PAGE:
However, many on the right would agree that our education system is to blame for producing young people who lack self esteem and lack the self confidence to challenge authority, For instance, the recent report on entry to the Russell Group of elite universities has identified the weakness of comprehensive schools in promoting aspiration – compared to the public schools and grammar schools. While many of the new academies are essentially the same schools but with a new branding, the example of the Hackney academies in pushing bright students from a socially deprived area towards Oxbridge entrance demonstrates that with the right leadership young people can be encouraged to aim for something more than merely accepting their pre-determined lot.

  • Eddie Sammon 31st Mar '13 - 7:36pm

    Pay inequality is not a problem, wealth inequality is.

  • “Pay equality is not an issue, wealth equality is”: Its depends very much on how the wealth inequality has developed. While there has been much emphasis on the fact that the baby boomers have acquired wealth through the increase in the value of their homes, it should not be forgotten that early in their careers many of them made financial sacrifices to get on the housing ladder – not for them frequent and usually expensive holidays to exotic destinations – holidaying in Spain was actually cheaper than staying in the UK – nor 50″ plasma screen TVs, nor expensive i-phones, nor meals out at expensive restaurants. Many of the problems facing the country are surely the direct result of the willingness of today’s under 40s to rack up debts on consumer products. (In this regard the British could certainly learn a lesson from the Germans for whom credit card spending is still the exception rather than the rule.)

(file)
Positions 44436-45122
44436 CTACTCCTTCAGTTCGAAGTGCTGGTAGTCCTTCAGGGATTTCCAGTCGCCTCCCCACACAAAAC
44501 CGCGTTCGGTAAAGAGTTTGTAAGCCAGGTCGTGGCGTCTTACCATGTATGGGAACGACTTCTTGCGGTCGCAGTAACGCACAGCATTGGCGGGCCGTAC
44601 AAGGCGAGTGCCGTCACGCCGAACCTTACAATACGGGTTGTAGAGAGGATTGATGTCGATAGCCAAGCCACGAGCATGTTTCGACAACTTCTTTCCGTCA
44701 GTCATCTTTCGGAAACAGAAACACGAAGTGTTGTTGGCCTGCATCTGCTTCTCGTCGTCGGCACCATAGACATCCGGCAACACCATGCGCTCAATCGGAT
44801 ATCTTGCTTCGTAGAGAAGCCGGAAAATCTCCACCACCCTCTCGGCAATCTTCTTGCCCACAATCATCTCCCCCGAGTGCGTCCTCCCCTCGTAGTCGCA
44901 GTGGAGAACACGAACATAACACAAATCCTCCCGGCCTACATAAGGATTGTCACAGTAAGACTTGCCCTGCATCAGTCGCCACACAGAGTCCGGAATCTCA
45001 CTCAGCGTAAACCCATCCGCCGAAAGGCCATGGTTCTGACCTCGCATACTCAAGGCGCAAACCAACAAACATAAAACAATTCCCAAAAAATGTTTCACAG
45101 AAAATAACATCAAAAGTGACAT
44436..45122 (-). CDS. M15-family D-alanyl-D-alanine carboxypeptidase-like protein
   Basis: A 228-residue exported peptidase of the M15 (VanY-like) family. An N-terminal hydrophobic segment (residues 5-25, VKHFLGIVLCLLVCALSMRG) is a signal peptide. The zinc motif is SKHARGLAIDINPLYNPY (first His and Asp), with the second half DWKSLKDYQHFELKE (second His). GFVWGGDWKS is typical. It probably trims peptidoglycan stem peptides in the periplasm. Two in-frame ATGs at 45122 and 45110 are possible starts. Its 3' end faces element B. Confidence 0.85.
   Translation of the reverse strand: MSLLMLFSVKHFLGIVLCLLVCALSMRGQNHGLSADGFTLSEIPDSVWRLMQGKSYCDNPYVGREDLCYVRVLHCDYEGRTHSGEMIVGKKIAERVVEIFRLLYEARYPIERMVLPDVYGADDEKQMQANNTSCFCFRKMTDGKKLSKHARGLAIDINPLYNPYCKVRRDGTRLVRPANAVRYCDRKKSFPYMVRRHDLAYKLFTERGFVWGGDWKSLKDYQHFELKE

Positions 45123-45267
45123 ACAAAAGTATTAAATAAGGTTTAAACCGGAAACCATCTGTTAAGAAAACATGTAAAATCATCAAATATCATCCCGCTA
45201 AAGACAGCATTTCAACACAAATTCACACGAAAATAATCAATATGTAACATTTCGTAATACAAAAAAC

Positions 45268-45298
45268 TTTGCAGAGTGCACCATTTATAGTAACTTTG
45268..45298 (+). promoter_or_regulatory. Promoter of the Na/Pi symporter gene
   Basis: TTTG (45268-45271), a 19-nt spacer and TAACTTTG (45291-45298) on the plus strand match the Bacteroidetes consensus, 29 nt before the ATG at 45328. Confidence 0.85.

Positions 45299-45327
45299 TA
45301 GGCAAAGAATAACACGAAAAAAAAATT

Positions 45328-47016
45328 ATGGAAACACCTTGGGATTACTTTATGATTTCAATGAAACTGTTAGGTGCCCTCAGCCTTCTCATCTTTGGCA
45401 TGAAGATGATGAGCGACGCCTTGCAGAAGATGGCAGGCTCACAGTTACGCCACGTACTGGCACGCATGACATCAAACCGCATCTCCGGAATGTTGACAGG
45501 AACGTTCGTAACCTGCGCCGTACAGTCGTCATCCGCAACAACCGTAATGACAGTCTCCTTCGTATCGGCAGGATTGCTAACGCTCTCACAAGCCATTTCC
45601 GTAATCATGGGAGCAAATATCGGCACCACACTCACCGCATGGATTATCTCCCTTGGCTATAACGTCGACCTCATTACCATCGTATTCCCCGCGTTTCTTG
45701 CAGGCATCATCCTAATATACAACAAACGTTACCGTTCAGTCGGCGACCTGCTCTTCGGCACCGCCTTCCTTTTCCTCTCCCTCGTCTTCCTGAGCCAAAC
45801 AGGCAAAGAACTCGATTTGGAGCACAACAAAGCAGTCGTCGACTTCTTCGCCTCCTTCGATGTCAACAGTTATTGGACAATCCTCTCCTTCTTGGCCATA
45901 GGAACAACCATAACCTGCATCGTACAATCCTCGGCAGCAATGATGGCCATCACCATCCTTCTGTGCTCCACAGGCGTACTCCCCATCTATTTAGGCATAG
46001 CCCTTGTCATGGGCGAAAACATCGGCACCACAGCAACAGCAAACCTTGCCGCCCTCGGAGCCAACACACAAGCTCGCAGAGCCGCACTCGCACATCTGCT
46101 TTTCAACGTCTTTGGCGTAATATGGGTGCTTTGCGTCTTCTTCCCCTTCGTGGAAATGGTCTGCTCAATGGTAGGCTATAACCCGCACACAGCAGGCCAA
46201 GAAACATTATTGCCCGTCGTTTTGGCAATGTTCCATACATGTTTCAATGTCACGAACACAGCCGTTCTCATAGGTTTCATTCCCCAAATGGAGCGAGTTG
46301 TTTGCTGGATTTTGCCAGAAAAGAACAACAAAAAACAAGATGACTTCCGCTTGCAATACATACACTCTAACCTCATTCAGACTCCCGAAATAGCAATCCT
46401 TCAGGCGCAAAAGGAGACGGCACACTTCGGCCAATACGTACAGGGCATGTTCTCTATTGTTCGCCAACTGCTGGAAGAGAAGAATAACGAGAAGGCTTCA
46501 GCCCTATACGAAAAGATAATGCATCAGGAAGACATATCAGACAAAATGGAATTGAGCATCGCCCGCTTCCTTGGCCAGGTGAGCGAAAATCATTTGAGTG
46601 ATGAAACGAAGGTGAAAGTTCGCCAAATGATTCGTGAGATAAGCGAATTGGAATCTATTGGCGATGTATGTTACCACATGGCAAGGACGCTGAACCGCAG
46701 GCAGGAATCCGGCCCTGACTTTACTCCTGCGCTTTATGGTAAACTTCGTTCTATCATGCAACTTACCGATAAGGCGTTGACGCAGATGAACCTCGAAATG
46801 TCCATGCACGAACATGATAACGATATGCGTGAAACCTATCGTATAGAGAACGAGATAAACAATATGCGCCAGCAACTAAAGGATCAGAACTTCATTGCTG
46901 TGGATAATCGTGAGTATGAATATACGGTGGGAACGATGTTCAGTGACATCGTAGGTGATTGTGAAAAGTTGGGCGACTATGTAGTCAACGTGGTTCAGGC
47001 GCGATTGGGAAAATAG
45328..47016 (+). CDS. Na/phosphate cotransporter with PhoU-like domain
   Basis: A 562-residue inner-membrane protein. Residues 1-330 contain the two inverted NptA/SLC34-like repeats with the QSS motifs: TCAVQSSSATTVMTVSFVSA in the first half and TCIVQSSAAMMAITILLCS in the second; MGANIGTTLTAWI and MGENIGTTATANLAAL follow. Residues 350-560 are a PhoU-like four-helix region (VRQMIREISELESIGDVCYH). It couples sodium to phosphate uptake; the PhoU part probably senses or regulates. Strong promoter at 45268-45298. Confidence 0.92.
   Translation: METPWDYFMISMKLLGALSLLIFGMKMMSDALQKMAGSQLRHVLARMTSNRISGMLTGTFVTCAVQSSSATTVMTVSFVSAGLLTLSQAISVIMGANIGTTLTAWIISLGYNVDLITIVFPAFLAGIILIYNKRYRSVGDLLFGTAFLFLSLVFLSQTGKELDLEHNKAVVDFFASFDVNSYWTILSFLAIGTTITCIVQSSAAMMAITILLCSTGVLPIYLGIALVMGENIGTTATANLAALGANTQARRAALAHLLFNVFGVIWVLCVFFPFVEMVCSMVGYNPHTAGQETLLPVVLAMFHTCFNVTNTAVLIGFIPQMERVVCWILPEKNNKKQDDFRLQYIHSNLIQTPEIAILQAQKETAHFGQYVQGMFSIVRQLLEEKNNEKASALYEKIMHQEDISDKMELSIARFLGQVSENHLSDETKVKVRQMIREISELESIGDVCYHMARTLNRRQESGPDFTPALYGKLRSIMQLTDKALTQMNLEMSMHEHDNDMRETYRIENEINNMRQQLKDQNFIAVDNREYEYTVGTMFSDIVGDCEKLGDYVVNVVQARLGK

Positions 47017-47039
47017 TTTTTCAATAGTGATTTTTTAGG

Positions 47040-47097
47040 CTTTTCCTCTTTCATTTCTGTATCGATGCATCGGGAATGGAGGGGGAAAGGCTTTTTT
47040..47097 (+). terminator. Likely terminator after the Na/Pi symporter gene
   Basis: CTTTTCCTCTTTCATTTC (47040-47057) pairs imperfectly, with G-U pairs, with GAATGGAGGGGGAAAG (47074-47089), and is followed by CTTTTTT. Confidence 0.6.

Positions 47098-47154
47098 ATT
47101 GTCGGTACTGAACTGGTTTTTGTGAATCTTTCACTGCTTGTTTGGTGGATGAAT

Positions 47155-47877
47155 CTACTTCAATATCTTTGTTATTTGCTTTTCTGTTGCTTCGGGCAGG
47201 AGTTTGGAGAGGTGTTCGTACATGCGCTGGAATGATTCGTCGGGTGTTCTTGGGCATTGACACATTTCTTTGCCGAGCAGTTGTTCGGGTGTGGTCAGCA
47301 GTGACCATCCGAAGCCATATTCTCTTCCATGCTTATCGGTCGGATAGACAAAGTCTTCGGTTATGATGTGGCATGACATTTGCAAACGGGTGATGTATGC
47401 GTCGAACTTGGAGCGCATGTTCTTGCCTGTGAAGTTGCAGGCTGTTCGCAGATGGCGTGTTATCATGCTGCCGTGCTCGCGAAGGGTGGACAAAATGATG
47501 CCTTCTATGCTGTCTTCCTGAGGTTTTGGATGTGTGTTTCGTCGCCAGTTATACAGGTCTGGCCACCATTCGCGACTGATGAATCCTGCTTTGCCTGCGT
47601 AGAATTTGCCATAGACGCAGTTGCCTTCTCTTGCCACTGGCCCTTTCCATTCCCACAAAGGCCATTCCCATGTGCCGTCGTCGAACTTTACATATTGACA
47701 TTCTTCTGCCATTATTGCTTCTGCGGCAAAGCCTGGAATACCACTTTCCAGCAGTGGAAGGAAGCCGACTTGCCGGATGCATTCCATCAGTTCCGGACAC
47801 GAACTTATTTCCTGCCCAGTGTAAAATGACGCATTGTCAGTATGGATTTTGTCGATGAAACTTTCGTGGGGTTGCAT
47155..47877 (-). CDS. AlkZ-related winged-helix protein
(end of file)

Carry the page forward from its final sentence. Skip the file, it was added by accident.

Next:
Moreover, there is plenty of evidence of how the gap between top earners and middle-range earners in the UK has widened dramatically in the past 20 odd years, much more so than most other European countries. (This is why MPs feel so hard done by in that the salaries of those with whom they might once have compared themselves have zoomed way above their own.) And this gap has led to a situation in which a privileged minority of people have been able through private education to buy access to the highest paid jobs for their children, thereby perpetuating the divisions within our society. It is all very well government ministers urging local authorities not to pay their officials more than the Prime Minister, but until the Government uses its muscle to enforce a sort of reverse Fair Wages Resolution (whereby the highest paid in an organisation cannot receive more than a specified multiple of the lowest paid) on any organisation operating in, or providing services to, the public sector, then nothing will change.

  • Eddie Sammon 1st Apr '13 - 2:53pm

    Graham, I agree it depends how the wealth was accumulated, the problem is not as simple as I made out. I just wanted to deflect the focus on pay onto wealth – we should not be the party of pay control and marginal income tax rates cannot get much higher.